The French government has launched online consultations in New Caledonia to help foster a sense of unity in the face of November‘s independence referendum.
People are being asked to tell the French High Commission by mid-June what they consider to be the values shared by all the territory‘s communities.
The aim of the exercise is to provide evidence of what unites New Caledonians.
An anti-independence politician Philippe Dunoyer said the opportunity should be grasped to show that what brings New Caledonians together is more important than what keeps them apart.
A pro-independence politician Louis Mapou said his side has already been campaigning on the idea of shared values and the findings could be turned into a preamable of a new constitution of Kanaky-New Caledonia.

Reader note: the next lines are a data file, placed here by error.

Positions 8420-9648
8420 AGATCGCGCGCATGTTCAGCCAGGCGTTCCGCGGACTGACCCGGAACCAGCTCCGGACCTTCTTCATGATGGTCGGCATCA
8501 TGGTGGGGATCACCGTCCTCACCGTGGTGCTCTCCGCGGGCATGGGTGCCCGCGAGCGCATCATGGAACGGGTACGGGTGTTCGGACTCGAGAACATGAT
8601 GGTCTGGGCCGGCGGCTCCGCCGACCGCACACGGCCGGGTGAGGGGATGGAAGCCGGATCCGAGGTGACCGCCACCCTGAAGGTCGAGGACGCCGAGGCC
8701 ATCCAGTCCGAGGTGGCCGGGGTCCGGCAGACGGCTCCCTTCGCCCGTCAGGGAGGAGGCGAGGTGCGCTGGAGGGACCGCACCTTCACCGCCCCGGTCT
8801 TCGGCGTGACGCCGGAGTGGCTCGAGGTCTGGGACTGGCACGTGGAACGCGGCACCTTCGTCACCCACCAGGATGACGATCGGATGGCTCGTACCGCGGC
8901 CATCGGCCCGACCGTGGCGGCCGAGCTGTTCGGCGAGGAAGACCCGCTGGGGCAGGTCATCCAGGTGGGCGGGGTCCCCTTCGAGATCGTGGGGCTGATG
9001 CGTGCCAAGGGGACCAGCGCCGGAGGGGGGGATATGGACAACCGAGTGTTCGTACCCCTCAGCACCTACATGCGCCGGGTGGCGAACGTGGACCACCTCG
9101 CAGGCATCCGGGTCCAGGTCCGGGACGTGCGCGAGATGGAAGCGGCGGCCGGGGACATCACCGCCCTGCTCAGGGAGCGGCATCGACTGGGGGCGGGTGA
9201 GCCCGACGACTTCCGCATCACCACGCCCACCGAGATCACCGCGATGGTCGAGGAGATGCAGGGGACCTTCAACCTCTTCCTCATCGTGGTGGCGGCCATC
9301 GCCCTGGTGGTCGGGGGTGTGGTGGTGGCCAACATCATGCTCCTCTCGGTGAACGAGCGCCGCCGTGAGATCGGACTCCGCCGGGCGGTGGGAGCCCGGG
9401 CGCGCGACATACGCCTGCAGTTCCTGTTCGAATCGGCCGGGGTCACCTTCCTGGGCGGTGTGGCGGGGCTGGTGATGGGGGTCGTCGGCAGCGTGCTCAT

As part of the Noumea Accord, a new hymn has been adopted but plans to agree on a flag have faltered.
In 2011, a dispute over which flag should be flown triggered the government to collapse three times in four weeks.
In the last referendum on independence in 1987, more than 98 percent voted to stay with France.